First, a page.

f.
The Government should take steps, including through commitment of adequate financial resources, to maintain the momentum for recognition, including the widespread public support established through the YouMeUnity website, and to educate Australians about the Constitution and the importance of constitutional recognition of Aboriginal and Torres Strait Islander peoples. Reconciliation Australia could be involved in this process.
g.
If the Government decides to put to referendum a proposal for constitutional recognition of Aboriginal and Torres Strait Islander peoples other than the proposals recommended by the Panel, it should consult further with Aboriginal and Torres Strait Islander peoples and their representative organisations to ascertain their views in relation to any such alternative proposal.
h.
Immediately after the Panel’s report is presented to the Prime Minister, copies should be made available to the leader of the Opposition, the leader of the Greens, and the independent members of Parliament. The report should be released publicly as soon as practicable after it is presented to the Prime Minister.

Joint Select Committee on Constitutional Recognition of Aboriginal and Torres Strait Islander Peoples, 2015

1
The committee recommends that each House of Parliament set aside a full day of sitting to debate concurrently the recommendations of the Joint Select Committee on Constitutional Recognition of Aboriginal and Torres Strait Islander Peoples, with a view to achieving near-unanimous support for and build momentum towards a referendum to recognise Aboriginal and Torres Strait Islander peoples.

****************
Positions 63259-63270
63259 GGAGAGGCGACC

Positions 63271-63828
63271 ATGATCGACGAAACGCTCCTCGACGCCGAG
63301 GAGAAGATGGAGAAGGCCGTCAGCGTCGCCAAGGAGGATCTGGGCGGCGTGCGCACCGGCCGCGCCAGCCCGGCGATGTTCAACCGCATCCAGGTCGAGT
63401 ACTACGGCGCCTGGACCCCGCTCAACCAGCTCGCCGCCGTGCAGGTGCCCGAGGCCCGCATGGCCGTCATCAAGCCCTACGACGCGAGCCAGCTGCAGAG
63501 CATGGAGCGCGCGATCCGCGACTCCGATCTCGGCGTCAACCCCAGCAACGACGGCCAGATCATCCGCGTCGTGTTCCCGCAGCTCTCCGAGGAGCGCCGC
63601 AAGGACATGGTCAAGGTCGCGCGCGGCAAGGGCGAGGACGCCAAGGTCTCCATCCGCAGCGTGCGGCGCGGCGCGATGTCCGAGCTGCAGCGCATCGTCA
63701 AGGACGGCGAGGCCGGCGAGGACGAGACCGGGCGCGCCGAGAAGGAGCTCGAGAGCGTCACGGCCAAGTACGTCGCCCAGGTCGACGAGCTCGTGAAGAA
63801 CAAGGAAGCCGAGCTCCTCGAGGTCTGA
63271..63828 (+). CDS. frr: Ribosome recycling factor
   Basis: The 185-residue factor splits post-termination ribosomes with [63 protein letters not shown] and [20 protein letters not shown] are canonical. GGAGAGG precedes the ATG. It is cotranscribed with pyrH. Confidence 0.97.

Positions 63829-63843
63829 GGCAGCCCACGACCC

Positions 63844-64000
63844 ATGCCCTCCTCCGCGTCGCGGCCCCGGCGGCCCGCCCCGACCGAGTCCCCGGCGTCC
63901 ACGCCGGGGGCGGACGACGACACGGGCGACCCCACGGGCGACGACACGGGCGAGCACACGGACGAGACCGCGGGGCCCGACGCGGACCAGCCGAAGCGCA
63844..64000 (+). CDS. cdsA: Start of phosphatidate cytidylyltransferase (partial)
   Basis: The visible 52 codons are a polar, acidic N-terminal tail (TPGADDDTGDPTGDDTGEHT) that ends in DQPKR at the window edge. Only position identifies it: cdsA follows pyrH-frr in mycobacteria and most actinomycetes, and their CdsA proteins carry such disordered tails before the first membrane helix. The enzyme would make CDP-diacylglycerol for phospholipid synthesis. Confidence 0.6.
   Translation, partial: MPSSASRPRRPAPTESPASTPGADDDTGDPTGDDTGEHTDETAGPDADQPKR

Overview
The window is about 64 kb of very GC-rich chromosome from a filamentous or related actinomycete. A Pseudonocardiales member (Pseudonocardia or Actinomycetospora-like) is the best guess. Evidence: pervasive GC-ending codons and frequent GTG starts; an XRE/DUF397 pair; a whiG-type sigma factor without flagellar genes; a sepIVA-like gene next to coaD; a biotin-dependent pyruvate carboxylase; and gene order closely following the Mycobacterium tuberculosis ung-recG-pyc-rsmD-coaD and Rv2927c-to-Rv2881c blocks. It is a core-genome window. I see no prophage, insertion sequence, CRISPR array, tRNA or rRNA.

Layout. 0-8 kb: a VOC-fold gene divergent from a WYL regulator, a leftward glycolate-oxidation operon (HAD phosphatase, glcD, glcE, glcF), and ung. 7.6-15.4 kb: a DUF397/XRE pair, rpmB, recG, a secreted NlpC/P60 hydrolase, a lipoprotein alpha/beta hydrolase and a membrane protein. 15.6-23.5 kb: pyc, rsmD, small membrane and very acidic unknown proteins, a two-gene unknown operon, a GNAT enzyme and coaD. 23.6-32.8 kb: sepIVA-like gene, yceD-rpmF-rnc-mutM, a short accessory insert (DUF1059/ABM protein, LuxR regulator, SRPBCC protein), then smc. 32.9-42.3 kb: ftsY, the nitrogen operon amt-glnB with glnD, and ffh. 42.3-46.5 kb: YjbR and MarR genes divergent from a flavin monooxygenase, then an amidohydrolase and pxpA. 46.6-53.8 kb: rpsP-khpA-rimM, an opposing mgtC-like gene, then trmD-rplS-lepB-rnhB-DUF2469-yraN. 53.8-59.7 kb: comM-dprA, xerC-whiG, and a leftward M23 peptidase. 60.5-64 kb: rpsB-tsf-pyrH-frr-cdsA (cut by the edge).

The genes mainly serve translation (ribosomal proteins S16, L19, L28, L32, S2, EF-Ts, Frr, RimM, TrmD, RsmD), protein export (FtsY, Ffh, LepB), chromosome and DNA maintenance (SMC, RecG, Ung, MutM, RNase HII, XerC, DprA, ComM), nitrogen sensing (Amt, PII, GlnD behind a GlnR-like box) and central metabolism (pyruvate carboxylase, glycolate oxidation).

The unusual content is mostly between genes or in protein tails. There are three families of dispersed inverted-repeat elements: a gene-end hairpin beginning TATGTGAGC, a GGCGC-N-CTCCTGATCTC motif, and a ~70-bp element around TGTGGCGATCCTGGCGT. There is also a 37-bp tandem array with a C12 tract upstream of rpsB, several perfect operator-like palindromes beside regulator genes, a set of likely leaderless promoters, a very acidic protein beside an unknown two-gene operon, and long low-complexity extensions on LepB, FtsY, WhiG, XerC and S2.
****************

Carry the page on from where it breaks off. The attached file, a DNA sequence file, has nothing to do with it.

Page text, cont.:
2
The committee recommends that the referendum on constitutional recognition be held when it has the highest chance of success.
3
The committee recommends that section 25 of the Constitution be repealed.
4
The committee recommends the repeal of section 51(xxvi) and the retention of a persons power so that the Commonwealth government may legislate for Aboriginal and Torres Strait Islander peoples as per the 1967 referendum result.
5
The committee recommends that the three options, which would retain the persons power, set out as proposed new sections 60A, 80A and 51A & 116A, be considered for referendum.
 
The first option the committee recommends for consideration is its amended proposed new section 51A, and proposed new section 116A, reported as option 1 in the committee's Progress Report:
51A Recognition of Aboriginal and Torres Strait Islander Peoples
Recognising that the continent and its islands now known as Australia were first occupied by Aboriginal and Torres Strait Islander peoples;
Acknowledging the continuing relationship of Aboriginal and Torres Strait Islander peoples with their traditional lands and waters;
Respecting the continuing cultures, languages and heritage of Aboriginal and Torres Strait Islander peoples;